Keeping up a supply of carbon dioxide in summer typically means burning more natural gas than would otherwise be necessary, he said.
The Renewable Heat Incentive (RHI), now delayed (see p28), will have a big impact and makes biomass boilers an interesting proposition, he said. "You get twice the carbon dioxide per MWh of heat from biomass compared with natural gas but the flue gases aren't clean enough."
To avoid the problem of too high levels of nitrogen oxides, sulphur oxides and ethylene - all harmful to tomato plants - carbon dioxide can theoretically be cleaned out of flue gases or absorbed in solvents for later use, he said.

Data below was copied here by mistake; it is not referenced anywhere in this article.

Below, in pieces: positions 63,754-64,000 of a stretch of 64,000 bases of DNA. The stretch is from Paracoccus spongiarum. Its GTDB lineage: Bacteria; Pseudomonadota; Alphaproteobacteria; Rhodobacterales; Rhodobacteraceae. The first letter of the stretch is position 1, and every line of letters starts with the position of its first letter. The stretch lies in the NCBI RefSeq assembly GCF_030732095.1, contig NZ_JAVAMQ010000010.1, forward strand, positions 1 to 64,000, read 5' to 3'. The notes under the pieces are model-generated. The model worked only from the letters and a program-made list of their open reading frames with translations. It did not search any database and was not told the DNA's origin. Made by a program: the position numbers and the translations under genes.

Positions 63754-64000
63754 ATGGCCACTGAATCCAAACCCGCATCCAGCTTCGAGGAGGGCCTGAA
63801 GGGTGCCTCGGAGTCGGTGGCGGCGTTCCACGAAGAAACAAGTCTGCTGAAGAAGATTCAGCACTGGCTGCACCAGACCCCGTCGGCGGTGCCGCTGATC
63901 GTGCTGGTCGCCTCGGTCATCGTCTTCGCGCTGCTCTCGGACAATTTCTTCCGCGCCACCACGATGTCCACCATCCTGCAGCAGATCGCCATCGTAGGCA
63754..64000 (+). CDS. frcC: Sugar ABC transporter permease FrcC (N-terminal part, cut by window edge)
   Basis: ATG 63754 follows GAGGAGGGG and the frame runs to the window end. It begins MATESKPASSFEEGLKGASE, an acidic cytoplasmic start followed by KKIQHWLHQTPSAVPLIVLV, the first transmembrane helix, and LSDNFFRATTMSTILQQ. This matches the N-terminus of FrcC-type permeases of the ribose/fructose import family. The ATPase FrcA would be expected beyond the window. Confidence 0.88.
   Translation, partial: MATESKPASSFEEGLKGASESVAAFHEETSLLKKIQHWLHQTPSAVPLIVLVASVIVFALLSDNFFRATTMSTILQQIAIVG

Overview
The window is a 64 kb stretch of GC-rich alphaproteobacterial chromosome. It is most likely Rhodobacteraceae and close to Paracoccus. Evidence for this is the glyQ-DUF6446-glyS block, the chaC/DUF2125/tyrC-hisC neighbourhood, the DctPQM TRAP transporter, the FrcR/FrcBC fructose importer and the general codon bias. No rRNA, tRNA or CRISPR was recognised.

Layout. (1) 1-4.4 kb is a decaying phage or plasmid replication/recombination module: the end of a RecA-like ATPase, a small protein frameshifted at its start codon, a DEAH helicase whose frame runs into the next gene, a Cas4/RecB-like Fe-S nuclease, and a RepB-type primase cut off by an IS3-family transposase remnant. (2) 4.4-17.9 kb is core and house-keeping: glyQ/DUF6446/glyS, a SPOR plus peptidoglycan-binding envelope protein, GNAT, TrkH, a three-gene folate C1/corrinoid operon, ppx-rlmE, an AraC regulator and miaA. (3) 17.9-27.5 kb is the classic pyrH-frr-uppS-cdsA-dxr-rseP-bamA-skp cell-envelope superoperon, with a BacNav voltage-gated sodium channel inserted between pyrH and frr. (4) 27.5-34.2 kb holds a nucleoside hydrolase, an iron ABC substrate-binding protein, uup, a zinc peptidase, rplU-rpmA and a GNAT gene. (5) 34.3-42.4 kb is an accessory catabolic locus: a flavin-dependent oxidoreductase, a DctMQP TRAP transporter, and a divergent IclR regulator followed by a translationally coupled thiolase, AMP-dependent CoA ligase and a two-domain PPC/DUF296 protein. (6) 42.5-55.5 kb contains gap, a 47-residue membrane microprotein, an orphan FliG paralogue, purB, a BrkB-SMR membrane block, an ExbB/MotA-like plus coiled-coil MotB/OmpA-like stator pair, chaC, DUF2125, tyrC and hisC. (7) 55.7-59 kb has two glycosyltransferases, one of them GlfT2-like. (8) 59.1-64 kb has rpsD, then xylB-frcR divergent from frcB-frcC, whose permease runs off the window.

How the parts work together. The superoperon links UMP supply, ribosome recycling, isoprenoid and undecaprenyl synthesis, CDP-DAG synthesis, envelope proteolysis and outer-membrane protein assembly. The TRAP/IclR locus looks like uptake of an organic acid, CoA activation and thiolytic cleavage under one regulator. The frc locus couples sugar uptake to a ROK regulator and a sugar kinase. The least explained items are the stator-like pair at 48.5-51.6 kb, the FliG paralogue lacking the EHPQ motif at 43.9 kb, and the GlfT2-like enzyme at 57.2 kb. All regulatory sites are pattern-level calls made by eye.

Modern combined heat and power systems are worth serious consideration but anaerobic digestion (biogas) formats are not going to be a big winner for the industry, he advised. Nor is deriving carbon dioxide from compost likely to be viable.
However, extracting carbon dioxide from fresh air sounds fanciful but is something that ought to be considered, he concluded. "We would feel as sick as a dog if we ignored it and found out in five years' time that it worked after all."